I’d like to pretend I like Networking, but that’s not true. I get a little anxious, at worst terrified. I put on my best smile and bravado.
Often it runs to a script something akin to this; I find another lonely stranger, Confess my unease and often find they share my feelings. Great, we’ve something in common.
We strike up a conversation and realise that we have some common interests. Winning…
When it turns to business, they jump into sales mode. They’re just trying to sell me another something I don’t need, particularly right now. They haven’t even stopped to explore a little about what I do. They keep going on about; they have the best deal, right now, time is of the essence and how this is perfect for someone like me, but what they’ve got just it’s not on my radar at all.
Oh, and they won’t shut up…
I’ve not even had the opportunity to find out who their ideal prospect is and it’s finally time to sit for lunch, some reprieve. This one is a common story I hear of networking events and one I’ve lived out too.
Getting a Return on Networking
You’re not alone, many of us hate networking, even the organised regular types of networking we attend and build some great relationships. However, little work flows as a result. You give out referrals and yet seem to get little in return.
There could be for many different reasons for the lack of success here. Maybe the elevator pitch, although well-rehearsed, isn’t hitting the mark. Maybe because you’re new to this business or this group, people are waiting to see if they survive for a little while. Maybe it’s the wrong crowd.
Let’s consider the real cost of networking. It’s not just the $25-$35 a week for the meal, coffee or drinks, although that does add up when you have a few different groups, each one costing $100 per month. It’s not the Joining fee of between $500 and $1,500 either. Although not insignificant, it’s designed to tie you in, leverage commitment. And then there’s support for the network, meeting up with each other, and inviting guests to join (with rarely a financial reward when they do). In short, the financial costs of up to $1,500 and about $100 is just the start.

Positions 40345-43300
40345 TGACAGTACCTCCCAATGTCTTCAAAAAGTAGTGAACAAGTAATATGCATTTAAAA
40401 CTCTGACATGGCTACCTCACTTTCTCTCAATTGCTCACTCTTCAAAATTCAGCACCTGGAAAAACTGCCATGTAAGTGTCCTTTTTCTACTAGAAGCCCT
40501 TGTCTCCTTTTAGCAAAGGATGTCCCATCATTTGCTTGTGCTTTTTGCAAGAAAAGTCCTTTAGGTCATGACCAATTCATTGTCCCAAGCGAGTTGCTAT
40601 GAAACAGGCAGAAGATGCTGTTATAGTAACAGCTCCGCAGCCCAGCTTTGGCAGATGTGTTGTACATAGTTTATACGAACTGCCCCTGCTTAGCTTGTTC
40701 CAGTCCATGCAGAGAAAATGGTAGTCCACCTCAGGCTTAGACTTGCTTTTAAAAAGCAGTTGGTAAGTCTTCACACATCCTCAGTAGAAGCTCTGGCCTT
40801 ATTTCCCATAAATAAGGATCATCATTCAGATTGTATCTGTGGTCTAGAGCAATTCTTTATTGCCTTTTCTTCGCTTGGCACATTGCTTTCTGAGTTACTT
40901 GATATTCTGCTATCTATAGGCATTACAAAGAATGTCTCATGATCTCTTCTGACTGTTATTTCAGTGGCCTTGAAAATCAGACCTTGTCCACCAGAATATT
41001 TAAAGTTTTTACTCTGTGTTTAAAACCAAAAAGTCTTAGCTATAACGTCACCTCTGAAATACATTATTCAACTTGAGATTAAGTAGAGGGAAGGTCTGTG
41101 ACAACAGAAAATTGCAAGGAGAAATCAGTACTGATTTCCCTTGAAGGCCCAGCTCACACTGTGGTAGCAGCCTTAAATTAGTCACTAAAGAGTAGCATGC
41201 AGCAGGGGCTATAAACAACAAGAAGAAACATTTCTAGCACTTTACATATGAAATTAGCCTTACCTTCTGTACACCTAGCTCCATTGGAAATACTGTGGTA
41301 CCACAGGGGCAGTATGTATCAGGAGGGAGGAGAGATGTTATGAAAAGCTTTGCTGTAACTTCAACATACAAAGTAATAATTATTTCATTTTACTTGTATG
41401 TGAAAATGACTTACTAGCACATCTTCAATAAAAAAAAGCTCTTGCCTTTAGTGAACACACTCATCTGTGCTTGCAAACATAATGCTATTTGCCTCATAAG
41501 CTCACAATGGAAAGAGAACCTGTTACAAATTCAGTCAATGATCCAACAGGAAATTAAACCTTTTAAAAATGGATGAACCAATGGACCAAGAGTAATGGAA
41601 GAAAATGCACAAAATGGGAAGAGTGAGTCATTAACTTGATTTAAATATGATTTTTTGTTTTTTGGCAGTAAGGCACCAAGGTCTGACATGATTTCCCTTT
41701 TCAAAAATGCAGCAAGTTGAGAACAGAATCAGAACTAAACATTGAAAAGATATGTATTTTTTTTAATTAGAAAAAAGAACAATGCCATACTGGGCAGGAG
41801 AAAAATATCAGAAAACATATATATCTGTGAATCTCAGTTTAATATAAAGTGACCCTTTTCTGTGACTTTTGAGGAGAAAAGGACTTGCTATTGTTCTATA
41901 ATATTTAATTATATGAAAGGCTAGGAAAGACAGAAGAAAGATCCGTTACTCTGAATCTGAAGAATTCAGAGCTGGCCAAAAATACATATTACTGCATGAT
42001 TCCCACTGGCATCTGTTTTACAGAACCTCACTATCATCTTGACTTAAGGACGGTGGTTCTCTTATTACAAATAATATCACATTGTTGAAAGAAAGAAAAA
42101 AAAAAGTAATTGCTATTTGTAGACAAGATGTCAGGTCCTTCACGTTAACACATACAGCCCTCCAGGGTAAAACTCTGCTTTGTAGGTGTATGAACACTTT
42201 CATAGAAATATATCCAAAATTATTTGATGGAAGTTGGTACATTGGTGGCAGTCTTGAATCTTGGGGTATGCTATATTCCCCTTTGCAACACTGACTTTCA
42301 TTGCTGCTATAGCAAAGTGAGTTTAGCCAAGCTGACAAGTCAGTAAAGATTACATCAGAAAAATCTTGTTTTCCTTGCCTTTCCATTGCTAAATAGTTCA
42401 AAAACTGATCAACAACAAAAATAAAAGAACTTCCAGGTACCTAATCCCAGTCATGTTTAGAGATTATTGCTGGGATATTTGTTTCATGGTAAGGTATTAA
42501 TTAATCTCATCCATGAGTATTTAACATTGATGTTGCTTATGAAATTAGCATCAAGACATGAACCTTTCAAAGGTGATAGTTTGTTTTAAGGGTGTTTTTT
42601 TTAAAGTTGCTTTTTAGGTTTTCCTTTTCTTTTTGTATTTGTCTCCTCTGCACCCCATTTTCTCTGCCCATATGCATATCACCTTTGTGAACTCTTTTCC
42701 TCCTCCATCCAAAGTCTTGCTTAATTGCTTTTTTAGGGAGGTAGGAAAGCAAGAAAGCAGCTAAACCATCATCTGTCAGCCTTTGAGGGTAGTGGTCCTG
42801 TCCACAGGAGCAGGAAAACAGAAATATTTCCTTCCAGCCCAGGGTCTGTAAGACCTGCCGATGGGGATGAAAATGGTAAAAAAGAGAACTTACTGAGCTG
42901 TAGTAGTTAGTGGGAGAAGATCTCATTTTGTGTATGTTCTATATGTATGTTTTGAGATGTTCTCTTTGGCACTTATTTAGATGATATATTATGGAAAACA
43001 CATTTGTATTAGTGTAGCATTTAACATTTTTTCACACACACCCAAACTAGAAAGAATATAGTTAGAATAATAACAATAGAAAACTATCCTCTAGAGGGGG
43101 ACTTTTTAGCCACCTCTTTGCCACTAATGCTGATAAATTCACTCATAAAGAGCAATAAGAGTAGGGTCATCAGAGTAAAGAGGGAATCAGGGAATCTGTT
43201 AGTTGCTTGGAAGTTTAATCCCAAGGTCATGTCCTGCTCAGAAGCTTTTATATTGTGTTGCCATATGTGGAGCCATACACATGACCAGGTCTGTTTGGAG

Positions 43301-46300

The big investment is the time. Yes, relationships take time. It takes time to work out if this group is good for you? Is your target audience there? Does this group refer their colleagues, clients and friends, or just themselves?
Time; “Time is money” Benjamin Franklin would say.
So let’s consider for a minute, that time is money and that your time is worth $50/h. If you were paid $50 for 40 hours a week, for the 50 weeks you work, you’d get $100,000. It’s a good starting point.
Back to the networking. Assuming the meeting goes for two hours, that’s $100. You also had to get there and back to work, let’s add in an hour for that and call it $150 per meeting. You may even be efficient with your time, and attach meeting a colleague from the group directly after, so we’ll add in another hour for that; we’re up to $200 per week. Still, there is the $100 odd per month for food and the $1,500 annually to be a member of the club.
If you’re going to join, you may as well do it right and assuming you’re a good member of this networking group; you’d attend 45 times a year (nobody’s perfect). That’s 45 times $200 in time or $9,000 invested, along with our $1,500 annually and the $100 per month for food and coffee. We’ll round down the costs to about $11,500 each year.
Great, now we know what it costs. Let’s look at what we want from the group to return a profit. As long as we get $11,500 for the year that’d be good enough right?
Well, that’s up to you.
With what most people do, delivery takes time. You’ll need to factor that time. There’s also the cost of running the business. Typically, a service business, like an accounting practice will recommend you seek, three times return on investment. Meaning, they’d suggest looking for just under $35,000 in sales coming from the group to call it break even.
For a good investment of your time, you’ll need to beat those odds.